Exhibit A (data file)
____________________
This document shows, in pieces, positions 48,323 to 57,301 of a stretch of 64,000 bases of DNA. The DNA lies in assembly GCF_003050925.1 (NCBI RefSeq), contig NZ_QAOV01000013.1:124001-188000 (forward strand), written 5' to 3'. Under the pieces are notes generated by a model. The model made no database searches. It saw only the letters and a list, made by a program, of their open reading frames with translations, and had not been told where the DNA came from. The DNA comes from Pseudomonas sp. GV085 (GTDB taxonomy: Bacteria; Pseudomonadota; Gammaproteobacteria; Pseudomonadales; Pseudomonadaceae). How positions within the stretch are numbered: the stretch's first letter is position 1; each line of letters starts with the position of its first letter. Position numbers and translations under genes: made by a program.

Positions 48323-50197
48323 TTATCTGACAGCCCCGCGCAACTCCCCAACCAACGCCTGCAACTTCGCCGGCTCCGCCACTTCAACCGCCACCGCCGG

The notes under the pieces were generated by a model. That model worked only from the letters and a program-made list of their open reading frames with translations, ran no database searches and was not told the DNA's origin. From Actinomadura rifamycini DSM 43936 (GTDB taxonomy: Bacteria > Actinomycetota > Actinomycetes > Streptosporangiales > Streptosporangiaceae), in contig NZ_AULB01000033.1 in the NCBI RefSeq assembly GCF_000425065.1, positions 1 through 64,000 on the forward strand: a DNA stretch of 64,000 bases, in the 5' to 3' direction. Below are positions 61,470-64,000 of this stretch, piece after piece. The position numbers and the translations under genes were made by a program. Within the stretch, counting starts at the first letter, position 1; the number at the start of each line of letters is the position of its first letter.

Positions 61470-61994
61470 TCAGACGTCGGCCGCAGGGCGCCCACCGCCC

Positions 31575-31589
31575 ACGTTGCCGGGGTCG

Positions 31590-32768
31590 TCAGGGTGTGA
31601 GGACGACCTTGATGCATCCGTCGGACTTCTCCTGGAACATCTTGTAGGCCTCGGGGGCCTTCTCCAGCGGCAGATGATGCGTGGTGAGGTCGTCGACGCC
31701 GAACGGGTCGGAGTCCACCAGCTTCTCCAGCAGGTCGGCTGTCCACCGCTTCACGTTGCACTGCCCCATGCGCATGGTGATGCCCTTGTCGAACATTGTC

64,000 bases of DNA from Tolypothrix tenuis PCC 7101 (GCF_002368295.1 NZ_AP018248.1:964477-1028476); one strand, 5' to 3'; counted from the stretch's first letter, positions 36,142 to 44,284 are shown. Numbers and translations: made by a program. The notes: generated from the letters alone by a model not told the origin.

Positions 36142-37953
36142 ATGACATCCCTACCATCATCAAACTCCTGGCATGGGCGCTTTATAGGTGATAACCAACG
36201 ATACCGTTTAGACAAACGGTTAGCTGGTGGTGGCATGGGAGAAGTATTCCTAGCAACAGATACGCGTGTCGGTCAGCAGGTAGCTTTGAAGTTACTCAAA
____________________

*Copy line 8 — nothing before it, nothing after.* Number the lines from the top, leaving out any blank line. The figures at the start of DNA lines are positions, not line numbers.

31575 ACGTTGCCGGGGTCG